Human Papillomavirus or commonly known as HPV is a type of sexually transmitted infection which has a different strain than HIV and herpes. One common myth is that only women are affected with the infection but in reality both men and women are prone to HPV. HPV can cause genital warts and in severe cases, cancers.
It is commonly spread through vaginal, oral or anal sex with someone who is infected with the virus. The virus can still be transmitted when you are having sex with an infected person even with no signs and symptoms.
The HPV2 Vaccine on the other hand is recommended for girls and women aged 9 to 45 years. HPV2 Vaccine is administered as either 2 or 3 doses over a 6 month period. Two doses are given to girls 9 to 14 years of age with at least 6 months apart and three doses for girls aging 15 and older. One thing to note is that HPV does not treat the infection.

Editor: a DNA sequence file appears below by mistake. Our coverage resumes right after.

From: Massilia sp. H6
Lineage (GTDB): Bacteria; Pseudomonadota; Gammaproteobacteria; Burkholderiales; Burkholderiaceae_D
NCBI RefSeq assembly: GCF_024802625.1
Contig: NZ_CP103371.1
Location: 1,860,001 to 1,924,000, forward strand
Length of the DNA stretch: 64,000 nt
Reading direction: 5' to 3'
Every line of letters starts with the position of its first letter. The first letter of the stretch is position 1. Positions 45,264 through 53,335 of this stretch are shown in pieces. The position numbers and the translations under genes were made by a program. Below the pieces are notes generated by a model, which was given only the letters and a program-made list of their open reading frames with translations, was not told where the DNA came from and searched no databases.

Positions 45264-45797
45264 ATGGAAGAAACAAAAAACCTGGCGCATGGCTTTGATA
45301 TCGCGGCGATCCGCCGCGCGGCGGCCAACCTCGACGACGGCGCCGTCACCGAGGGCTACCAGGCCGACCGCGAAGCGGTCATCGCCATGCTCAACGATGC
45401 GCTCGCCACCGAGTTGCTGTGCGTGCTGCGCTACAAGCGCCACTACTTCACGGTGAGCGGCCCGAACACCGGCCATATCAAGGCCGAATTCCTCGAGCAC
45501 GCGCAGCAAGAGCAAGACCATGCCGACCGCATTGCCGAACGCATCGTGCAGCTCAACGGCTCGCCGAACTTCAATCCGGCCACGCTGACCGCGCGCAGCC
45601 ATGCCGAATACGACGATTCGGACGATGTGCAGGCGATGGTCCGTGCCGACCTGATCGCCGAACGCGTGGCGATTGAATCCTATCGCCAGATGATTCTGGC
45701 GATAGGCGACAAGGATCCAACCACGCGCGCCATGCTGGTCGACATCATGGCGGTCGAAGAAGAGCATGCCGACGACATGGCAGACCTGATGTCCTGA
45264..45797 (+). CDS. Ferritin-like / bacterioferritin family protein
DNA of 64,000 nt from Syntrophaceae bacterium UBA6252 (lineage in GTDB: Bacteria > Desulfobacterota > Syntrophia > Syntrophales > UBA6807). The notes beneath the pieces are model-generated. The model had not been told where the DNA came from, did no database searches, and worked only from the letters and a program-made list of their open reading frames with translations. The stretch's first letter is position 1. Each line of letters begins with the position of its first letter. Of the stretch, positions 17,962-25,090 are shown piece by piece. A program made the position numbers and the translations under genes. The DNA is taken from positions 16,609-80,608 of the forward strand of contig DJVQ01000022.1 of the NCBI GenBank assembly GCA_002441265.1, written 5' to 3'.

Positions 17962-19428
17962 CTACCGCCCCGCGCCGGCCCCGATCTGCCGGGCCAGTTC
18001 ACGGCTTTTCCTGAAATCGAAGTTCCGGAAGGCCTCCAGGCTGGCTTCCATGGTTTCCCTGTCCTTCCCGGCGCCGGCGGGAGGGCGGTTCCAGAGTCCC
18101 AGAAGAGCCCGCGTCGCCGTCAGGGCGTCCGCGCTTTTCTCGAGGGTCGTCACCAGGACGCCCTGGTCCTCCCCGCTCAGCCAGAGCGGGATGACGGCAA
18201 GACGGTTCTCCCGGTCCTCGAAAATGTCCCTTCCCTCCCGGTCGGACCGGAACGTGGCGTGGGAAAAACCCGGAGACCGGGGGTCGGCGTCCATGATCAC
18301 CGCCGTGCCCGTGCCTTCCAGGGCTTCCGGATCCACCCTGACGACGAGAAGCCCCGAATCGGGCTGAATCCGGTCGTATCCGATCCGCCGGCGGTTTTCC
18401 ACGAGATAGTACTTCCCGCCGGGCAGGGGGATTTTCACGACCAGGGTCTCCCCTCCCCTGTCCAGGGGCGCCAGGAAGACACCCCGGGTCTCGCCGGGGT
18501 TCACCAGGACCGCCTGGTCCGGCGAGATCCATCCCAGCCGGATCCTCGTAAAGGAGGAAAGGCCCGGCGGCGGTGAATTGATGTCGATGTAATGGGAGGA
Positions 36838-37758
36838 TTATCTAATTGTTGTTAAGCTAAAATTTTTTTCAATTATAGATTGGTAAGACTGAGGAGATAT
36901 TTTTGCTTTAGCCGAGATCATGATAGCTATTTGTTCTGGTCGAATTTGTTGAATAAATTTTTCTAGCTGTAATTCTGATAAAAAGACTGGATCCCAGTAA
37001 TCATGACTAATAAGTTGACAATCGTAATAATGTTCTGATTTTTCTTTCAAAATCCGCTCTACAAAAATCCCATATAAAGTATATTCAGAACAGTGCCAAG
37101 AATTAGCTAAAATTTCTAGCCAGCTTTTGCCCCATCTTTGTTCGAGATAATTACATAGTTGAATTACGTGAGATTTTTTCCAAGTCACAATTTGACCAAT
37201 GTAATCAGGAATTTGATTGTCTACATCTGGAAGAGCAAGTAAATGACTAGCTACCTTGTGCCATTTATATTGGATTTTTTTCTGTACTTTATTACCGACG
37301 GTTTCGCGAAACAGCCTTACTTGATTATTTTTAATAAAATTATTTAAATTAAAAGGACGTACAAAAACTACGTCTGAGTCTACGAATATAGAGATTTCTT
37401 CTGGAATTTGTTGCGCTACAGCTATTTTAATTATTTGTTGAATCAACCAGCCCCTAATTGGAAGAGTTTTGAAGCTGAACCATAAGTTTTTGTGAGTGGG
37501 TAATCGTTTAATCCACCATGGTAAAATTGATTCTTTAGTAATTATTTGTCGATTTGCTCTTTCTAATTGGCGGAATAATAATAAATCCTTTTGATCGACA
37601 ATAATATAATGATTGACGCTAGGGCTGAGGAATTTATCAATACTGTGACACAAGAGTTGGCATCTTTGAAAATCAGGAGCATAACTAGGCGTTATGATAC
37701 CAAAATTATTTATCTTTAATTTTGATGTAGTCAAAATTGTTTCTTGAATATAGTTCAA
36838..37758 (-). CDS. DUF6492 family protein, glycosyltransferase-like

Upon receiving the vaccine, health care providers must watch the patients for any allergic reaction at least 15 minutes after the administration. Signs of allergic reaction may include soreness, redness and swelling on the injection site, muscle ache, headache and fatigue. If a patient is allergic to the vaccine, it might lead to anaphylaxis. Epinephrine should be administered by a certified health practitioner or any who can administer an Epipen.
HPV Detection and Testing
Their are no treatment in curing the virus but their are treatments available for other health related problems associated to HPV such as genital warts and cancers.
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Public Health Agency of Canada. (2015, September 10). Human Papillomavirus Vaccines.